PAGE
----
The world is a constantly changing place, and while this has meant that the LGBTQ+ community has seen huge progress in the fight for equal rights over the past 50 years, it’s not always been a positive evolution.
Today we’re seeing policies introduced that take LGBTQ+ rights multiple steps backwards, including bills prohibiting the discussion of sexual orientation in schools and restrictions on gender-affirming medical care in the US.
With some countries making it almost impossible to be out as an LGBTQ+ person, and the fear of not being accepted ever-present, businesses should be working on designing a workplace that helps LGBTQ+ employees feel safe and valued.
Unpredictable and changing political ideologies mean we can never be complacent when it comes to inclusivity, and there’s one group that should be spearheading these conversations: LGBTQ+ team members.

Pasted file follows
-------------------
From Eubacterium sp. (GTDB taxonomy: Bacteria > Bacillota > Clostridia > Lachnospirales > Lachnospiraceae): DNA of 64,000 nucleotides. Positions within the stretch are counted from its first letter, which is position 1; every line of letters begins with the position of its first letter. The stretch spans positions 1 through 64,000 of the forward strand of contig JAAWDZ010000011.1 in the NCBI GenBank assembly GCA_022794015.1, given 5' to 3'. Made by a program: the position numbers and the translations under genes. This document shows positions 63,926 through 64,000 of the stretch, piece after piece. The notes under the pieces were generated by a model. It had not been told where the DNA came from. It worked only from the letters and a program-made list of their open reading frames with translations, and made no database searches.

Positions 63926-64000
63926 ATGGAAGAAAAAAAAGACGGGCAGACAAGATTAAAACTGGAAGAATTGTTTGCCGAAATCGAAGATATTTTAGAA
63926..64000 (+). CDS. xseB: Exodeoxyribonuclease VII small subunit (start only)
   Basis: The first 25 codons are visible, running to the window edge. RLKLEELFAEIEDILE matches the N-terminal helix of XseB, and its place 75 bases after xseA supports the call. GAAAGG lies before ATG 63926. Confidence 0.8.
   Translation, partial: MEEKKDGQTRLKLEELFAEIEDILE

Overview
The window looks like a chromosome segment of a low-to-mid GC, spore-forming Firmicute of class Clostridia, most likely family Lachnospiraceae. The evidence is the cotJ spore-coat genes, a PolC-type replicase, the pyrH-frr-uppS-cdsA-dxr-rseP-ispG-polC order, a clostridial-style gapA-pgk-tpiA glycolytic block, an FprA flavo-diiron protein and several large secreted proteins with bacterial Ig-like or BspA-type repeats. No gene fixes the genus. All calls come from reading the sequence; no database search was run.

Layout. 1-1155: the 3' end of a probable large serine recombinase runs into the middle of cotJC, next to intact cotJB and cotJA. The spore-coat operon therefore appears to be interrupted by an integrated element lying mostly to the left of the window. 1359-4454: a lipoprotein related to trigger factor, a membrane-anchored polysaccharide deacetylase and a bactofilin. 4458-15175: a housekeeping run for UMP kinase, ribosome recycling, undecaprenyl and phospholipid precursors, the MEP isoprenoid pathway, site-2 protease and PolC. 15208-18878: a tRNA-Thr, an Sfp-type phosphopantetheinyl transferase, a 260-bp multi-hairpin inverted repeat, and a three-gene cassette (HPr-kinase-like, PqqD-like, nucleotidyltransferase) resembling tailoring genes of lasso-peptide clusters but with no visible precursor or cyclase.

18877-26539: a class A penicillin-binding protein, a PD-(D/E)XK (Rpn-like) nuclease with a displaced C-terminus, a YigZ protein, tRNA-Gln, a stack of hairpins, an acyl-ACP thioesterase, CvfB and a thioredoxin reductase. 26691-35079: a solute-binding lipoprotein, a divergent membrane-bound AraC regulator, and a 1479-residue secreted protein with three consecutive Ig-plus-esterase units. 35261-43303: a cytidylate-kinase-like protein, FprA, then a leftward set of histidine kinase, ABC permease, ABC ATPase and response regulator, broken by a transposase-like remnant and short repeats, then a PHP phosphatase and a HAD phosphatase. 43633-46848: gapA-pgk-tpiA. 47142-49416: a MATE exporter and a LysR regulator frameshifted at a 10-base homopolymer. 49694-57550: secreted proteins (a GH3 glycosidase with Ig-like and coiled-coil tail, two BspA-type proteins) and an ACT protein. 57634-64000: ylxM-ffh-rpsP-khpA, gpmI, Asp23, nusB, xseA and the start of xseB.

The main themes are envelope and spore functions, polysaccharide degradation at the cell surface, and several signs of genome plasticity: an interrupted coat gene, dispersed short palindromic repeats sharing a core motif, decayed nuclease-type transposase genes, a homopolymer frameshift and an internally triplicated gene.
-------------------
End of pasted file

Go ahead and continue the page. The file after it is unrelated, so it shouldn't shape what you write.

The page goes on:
My Pride experience
As a mixed-race teenager in the 1970s and 80s, being seen as different in any way was a source of ridicule. With my ethnicity being more visible than my sexual orientation, I focused on hiding my ethnicity. Fitting in became my top priority.
In the early 1990s, I moved to Hong Kong for five years, where I fell head over heels in love with a woman at the age of 26. Used to hiding the real me, I was suddenly faced with a reality in which I felt different for not only my ethnicity but my sexuality as well.
Although my feelings and identity felt authentic, the world suddenly looked very different to me and gone were straight privileges like holding hands in public and casually mentioning my partner’s pronoun to people.